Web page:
I became a big fan of polenta while studying Italian cooking. Previously, it never occurred to me that ground corn could create a dish that could rival the best pastas or potatoes. Those rich, golden bowls of cornmeal, cooked until tender and flavored with good olive oil, butter, sea salt, and fresh herbs soon became one of my favorite things to eat.
Now, you may ask yourself what's the differnce between polenta, cornmeal, masa harina, and grits. Masa is finely ground corn flour and is what is used to make tortillas. Grits are made from hominy, which is corn that has been treated with lime or a weak lye solution to loosen up the corn germ from the tough cellulose shell. Afterwards, it is washed well, so don't worry—you're not eating drain cleaner with your grits.
Cornmeal is made from dent corn (i.e., the golden ears of corn most Americans are used to eating during the summer), and is coarsely ground. Polenta is made from flint corn, which has a very starchy center and is what gives it its particular texture even after cooking. Genuine polenta is also milled several times to produce uniformly sized particles. However, if you can't find genuine polenta in your area, coarse ground cornmeal will do just as well. The authentic stuff is well worth seeking out, however. And take a word from Food52 and avoid anything labeled "instant" or "quick-cooking." That means it's been par-cooked, and won't have that wonderful, flowery corn flavor that's such an integral part of polenta.
Polenta is not only delicious, nourishing, and cheap, it's also incredibly versatile. You can serve it soft, like mashed potatoes, or wait for it to firm up, cut it into slices, and grill it. You can bake it as a standalone casserole, topped with caramelized onions, sausage, and sautéed kale. It is a terrific savory dish. It also works as a sweet morning porridge. This stuff is amazing!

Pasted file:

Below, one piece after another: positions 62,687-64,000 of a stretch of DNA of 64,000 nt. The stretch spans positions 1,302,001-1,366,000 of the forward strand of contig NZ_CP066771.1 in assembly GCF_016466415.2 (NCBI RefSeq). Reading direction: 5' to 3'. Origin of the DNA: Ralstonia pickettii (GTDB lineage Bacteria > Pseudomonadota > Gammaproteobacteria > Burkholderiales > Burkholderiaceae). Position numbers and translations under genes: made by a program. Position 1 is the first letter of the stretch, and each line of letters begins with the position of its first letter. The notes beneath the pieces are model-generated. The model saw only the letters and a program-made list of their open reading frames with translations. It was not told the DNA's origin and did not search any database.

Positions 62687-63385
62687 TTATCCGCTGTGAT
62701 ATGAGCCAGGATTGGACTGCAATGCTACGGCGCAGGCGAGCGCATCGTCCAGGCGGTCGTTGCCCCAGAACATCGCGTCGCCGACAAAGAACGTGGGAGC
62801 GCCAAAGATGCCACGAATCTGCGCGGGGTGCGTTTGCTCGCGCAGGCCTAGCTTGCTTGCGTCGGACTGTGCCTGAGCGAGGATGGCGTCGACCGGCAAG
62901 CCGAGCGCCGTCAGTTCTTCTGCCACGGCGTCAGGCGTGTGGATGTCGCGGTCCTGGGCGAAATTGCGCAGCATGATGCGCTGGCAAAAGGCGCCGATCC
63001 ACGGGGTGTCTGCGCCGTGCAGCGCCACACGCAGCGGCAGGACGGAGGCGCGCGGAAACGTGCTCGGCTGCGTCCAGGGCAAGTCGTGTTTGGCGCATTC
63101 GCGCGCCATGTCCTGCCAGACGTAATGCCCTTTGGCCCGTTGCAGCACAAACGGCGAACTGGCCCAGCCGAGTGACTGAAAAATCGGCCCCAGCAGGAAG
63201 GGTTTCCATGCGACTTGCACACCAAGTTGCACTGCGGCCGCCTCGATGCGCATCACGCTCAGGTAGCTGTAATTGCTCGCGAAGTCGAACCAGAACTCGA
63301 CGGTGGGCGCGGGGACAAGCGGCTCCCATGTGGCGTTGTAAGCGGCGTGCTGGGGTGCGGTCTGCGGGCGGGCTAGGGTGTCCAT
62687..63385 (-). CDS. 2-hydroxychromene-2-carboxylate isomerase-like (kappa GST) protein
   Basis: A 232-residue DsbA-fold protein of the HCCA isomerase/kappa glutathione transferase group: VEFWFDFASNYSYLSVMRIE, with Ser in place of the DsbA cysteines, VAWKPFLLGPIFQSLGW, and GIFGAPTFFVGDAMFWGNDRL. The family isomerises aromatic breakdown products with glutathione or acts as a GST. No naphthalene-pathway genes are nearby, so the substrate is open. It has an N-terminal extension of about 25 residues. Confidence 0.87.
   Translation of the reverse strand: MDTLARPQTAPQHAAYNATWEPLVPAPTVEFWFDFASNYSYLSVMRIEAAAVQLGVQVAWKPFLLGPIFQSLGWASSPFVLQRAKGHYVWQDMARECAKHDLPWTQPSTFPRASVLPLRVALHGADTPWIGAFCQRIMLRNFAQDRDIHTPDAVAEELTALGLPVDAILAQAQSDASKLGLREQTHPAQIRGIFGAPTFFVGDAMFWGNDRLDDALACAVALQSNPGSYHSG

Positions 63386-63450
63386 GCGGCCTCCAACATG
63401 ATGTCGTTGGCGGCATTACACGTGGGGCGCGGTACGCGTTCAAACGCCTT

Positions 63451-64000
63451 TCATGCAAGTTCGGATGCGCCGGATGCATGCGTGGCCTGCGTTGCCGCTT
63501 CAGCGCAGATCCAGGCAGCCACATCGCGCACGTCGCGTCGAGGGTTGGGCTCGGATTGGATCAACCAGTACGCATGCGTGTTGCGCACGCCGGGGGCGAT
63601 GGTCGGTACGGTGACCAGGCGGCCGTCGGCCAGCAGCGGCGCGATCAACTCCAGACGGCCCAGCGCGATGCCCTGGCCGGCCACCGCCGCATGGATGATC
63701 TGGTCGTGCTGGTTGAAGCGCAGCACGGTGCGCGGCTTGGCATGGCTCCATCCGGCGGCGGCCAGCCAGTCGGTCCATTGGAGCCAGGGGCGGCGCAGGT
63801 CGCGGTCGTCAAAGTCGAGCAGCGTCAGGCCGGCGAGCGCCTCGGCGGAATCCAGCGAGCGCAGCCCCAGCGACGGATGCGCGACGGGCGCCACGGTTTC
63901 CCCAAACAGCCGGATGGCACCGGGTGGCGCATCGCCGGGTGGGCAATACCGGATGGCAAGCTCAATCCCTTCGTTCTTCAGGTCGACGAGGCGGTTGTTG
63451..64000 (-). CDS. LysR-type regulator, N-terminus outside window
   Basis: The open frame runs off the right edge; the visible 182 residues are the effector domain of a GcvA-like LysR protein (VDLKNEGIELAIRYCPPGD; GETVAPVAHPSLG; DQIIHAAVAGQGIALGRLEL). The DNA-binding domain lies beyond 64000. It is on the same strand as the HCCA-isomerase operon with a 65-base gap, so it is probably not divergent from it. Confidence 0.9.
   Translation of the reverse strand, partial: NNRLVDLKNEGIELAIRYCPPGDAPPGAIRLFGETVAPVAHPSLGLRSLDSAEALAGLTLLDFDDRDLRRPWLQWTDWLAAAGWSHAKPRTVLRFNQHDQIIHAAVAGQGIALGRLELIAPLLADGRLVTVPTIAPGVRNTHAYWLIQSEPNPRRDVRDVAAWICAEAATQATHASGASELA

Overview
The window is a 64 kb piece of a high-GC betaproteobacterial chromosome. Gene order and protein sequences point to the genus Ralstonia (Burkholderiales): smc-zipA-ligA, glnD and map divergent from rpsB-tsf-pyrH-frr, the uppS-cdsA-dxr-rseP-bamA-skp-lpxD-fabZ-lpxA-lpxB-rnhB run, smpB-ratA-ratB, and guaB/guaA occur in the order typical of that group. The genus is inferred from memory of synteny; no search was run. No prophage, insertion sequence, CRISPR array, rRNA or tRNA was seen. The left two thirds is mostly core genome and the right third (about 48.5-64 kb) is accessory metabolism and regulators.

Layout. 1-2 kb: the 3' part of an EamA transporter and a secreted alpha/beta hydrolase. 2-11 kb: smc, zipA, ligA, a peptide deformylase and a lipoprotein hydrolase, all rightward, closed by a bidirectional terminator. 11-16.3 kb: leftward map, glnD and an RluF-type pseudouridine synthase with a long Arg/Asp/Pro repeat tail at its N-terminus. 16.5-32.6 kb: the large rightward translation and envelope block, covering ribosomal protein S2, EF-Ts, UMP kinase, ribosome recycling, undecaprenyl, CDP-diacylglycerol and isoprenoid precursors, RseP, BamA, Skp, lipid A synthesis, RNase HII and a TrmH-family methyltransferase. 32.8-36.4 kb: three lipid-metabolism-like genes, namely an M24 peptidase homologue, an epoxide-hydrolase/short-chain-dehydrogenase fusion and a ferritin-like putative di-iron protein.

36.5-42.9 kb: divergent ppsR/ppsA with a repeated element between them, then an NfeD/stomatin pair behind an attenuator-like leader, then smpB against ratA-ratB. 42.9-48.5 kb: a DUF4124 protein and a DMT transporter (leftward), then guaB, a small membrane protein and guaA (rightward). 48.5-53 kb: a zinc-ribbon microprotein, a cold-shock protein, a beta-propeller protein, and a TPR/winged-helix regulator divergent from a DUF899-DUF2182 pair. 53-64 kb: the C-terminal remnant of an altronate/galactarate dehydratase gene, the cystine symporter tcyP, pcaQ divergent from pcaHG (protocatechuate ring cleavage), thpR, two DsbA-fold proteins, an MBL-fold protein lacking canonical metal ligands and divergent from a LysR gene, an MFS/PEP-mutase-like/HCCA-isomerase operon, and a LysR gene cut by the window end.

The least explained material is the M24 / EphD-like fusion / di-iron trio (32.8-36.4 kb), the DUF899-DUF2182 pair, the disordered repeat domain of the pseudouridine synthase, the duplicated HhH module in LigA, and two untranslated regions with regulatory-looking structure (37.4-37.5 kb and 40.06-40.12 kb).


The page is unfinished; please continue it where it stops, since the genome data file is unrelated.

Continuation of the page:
The one drawback: the cooking time. Making polenta that has the requisite creamy, melt-in-your-mouth taste demands lots of time standing over the stove cooking the stuff over low heat and stirring, stirring, stirring for 30 to 40 minutes—basically, until you think your arm is going to fall off. You can also bake it, but that process can take up to an hour (although you're only stirring for the first few minutes of it, thankfully).
Polenta's pitfalls are threefold if you don't cook it properly. First, you can end up with what The Joy of Cooking calls a "raw" taste, and it's true: biting into a spoonful of undercooked polenta can make you feel like a chicken scratching for feed. Not a pleasant experience. Next is the texture: polenta can retain a gritty feel that seems like it's cutting up your mouth if it's not well done. And finally, there is the stirring: neglect to keep that wooden spoon moving, and you end up with lumpy, clotted polenta.
Thankfully, there is a way to avoid all these pitfalls and cut down the cooking time of polenta by as much as half, and it's as easy as can be: simply soak the cornmeal overnight in your fridge. David Chang, in his Momofuku cookbook, recommends it, as does cookbook author and former Chez Panisse pastry chef David Leibovitz. That means 30 minutes of standing over your stovetop and stirring is now a miraculous 15.
Anson Mills says the process of soaking polenta softens the grains and helps them hold their shape better, since introducing polenta into hot water can traumatize the grains and make the texture tough and gritty. If I was making breakfast polenta, I might add a little milk to the water since the lactic acid would soften the grains a bit more.
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